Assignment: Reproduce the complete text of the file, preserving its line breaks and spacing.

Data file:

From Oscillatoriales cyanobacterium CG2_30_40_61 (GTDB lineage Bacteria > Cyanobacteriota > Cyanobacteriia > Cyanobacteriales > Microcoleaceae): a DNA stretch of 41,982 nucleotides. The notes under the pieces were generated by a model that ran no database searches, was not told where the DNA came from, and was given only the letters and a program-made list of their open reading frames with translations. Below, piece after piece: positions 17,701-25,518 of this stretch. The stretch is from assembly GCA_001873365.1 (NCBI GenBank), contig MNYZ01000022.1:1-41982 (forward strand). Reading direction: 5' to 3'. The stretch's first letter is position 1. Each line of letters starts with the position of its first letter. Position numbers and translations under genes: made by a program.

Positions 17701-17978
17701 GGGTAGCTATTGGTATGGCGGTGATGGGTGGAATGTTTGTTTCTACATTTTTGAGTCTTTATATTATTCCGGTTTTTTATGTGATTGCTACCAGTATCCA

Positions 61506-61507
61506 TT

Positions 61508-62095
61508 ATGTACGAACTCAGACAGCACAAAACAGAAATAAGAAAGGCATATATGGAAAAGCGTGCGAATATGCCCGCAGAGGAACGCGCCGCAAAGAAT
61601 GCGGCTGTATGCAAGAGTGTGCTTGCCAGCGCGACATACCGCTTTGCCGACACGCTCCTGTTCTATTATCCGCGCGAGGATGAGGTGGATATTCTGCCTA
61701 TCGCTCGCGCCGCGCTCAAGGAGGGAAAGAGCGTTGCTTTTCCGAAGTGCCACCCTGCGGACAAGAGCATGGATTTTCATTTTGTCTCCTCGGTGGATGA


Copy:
From Oscillatoriales cyanobacterium CG2_30_40_61 (GTDB lineage Bacteria > Cyanobacteriota > Cyanobacteriia > Cyanobacteriales > Microcoleaceae): a DNA stretch of 41,982 nucleotides. The notes under the pieces were generated by a model that ran no database searches, was not told where the DNA came from, and was given only the letters and a program-made list of their open reading frames with translations. Below, piece after piece: positions 17,701-25,518 of this stretch. The stretch is from assembly GCA_001873365.1 (NCBI GenBank), contig MNYZ01000022.1:1-41982 (forward strand). Reading direction: 5' to 3'. The stretch's first letter is position 1. Each line of letters starts with the position of its first letter. Position numbers and translations under genes: made by a program.

Positions 17701-17978
17701 GGGTAGCTATTGGTATGGCGGTGATGGGTGGAATGTTTGTTTCTACATTTTTGAGTCTTTATATTATTCCGGTTTTTTATGTGATTGCTACCAGTATCCA

Positions 61506-61507
61506 TT

Positions 61508-62095
61508 ATGTACGAACTCAGACAGCACAAAACAGAAATAAGAAAGGCATATATGGAAAAGCGTGCGAATATGCCCGCAGAGGAACGCGCCGCAAAGAAT
61601 GCGGCTGTATGCAAGAGTGTGCTTGCCAGCGCGACATACCGCTTTGCCGACACGCTCCTGTTCTATTATCCGCGCGAGGATGAGGTGGATATTCTGCCTA
61701 TCGCTCGCGCCGCGCTCAAGGAGGGAAAGAGCGTTGCTTTTCCGAAGTGCCACCCTGCGGACAAGAGCATGGATTTTCATTTTGTCTCCTCGGTGGATGA